By Jacqueline Pitts, The Bottom Line
FRANKFORT, Ky. — Legislation seeking to update Kentucky’s private net metering policy saw final passage Thursday night in the state House after the legislative body receded from an amendment attached to the bill earlier this session.
Current law requires utility companies to credit private net metering energy customers, such as those with rooftop solar, for electricity they generate at a rate that’s higher than utilities pay for other energy sources.
Senate Bill 100, sponsored by Senate Natural Resources and Energy Committee Chair Brandon Smith, R-Hazard, would continue to require the utility to take excess power generated by private net metering customers but would authorize the Public Service Commission (PSC) to determine the value of that excess electricity. The PSC regulates retail electric service throughout most of the state.
Consumer Energy Alliance (CEA), the leading consumer energy advocate, released the following statement after the final passage of SB 100.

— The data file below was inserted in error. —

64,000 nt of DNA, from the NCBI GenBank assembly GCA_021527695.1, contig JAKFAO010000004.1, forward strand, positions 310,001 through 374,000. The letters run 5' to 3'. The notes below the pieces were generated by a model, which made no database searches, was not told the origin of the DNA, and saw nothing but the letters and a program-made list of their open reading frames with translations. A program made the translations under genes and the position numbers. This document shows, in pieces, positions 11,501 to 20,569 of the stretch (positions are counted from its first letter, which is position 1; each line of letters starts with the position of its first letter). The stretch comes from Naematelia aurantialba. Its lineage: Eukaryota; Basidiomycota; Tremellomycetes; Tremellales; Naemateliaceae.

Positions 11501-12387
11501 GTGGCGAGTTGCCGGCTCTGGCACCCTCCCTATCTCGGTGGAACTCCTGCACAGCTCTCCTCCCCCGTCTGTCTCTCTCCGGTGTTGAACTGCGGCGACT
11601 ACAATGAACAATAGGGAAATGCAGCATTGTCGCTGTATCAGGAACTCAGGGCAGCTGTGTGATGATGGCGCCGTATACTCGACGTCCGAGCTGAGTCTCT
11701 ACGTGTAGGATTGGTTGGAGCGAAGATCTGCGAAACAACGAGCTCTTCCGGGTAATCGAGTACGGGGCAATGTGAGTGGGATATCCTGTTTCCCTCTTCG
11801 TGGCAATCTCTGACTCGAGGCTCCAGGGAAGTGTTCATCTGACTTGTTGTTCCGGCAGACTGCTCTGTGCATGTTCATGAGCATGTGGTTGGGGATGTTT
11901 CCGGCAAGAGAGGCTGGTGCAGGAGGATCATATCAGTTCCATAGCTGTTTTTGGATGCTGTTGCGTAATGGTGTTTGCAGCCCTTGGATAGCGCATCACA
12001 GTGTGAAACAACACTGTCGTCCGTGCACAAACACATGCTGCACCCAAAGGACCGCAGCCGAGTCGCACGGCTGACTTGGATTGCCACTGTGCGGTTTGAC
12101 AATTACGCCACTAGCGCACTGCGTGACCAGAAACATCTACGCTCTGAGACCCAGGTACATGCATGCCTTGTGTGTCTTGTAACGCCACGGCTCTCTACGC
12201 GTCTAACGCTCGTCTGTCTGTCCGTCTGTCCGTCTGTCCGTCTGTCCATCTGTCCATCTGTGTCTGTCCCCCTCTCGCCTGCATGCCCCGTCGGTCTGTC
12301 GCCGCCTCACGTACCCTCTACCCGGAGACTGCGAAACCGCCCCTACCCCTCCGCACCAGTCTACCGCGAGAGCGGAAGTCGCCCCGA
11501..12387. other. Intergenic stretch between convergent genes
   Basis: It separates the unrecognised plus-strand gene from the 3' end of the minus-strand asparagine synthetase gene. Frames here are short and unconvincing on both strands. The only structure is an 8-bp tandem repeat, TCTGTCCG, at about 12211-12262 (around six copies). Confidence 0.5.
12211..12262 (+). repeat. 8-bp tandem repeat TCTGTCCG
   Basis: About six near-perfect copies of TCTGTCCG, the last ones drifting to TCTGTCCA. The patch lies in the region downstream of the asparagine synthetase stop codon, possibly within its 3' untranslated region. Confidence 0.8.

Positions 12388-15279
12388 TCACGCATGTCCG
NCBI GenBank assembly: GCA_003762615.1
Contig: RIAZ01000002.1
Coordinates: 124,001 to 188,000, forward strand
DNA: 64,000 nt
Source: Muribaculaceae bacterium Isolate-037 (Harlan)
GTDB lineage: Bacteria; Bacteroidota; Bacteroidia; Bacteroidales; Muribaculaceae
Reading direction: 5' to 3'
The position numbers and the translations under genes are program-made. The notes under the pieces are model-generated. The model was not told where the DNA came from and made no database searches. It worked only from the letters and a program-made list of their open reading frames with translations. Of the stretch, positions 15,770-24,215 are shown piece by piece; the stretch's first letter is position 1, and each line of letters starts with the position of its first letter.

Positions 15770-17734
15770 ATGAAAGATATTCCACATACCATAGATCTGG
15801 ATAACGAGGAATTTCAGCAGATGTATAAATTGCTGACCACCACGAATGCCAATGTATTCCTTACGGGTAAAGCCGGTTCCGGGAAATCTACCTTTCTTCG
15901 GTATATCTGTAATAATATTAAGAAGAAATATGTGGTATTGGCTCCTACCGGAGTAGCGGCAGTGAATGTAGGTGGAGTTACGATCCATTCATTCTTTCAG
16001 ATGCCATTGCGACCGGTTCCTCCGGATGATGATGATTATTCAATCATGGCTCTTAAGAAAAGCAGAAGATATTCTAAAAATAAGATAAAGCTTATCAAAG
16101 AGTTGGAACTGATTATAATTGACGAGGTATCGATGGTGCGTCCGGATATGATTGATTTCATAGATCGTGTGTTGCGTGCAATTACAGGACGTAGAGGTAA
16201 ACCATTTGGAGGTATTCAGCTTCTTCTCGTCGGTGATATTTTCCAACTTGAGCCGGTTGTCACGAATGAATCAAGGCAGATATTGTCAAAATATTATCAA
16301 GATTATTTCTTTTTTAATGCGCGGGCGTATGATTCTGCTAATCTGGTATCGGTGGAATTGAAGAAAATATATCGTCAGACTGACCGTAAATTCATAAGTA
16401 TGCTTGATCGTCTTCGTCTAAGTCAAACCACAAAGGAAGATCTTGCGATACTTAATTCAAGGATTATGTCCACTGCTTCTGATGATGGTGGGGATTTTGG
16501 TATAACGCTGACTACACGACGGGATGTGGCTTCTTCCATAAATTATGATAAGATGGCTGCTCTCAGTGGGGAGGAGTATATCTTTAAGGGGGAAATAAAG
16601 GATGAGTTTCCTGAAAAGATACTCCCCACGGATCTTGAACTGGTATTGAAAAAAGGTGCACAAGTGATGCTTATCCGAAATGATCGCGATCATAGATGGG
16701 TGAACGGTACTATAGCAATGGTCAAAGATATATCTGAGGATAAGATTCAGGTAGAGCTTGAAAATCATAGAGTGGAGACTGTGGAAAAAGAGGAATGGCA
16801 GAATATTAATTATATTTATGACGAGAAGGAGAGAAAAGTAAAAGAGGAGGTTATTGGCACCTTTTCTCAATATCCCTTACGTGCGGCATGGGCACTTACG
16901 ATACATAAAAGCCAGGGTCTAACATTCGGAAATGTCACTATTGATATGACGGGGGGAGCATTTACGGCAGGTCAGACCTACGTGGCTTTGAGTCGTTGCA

“CEA would like to thank the Kentucky House of Representatives for its bipartisan support on this important measure which will help modernize the commonwealth’s solar incentive program and expand the use of solar across Kentucky. It will also serve to protect existing customers and to expand the size of systems eligible to participate in the program by 50 percent,” said Brydon Ross, vice president of state affairs for CEA.
“CEA has long advocated for pro-solar, pro-grid and pro-consumer policies that will ensure the long-term viability and growth of solar deployment while also ensuring the costs to maintain our electric grid, which we all rely on, are fairly allocated.”
The amended version of Senate Bill 100 had passed out of the House earlier this session with provisions considered unfriendly by House Natural Resources and Energy Committee Chair Jim Gooch, R-Providence, based on the significant, negative changes to the bill.
After the House amended the bill, the Senate refused to concur and asked the House to recede from the changes. The House kept the bill in the orders for several days awaiting the final decision on whether to recede from the changes. It was finally taken up on day 29 of the 30-day session.
Gooch noted the PSC was opposed to the legislation in its amended form. And the House voted to recede from their amendment after discussion.
SB 100, in its original form, saw final passage with a 55-36 vote. The solar policy now heads to the governor’s desk for consideration.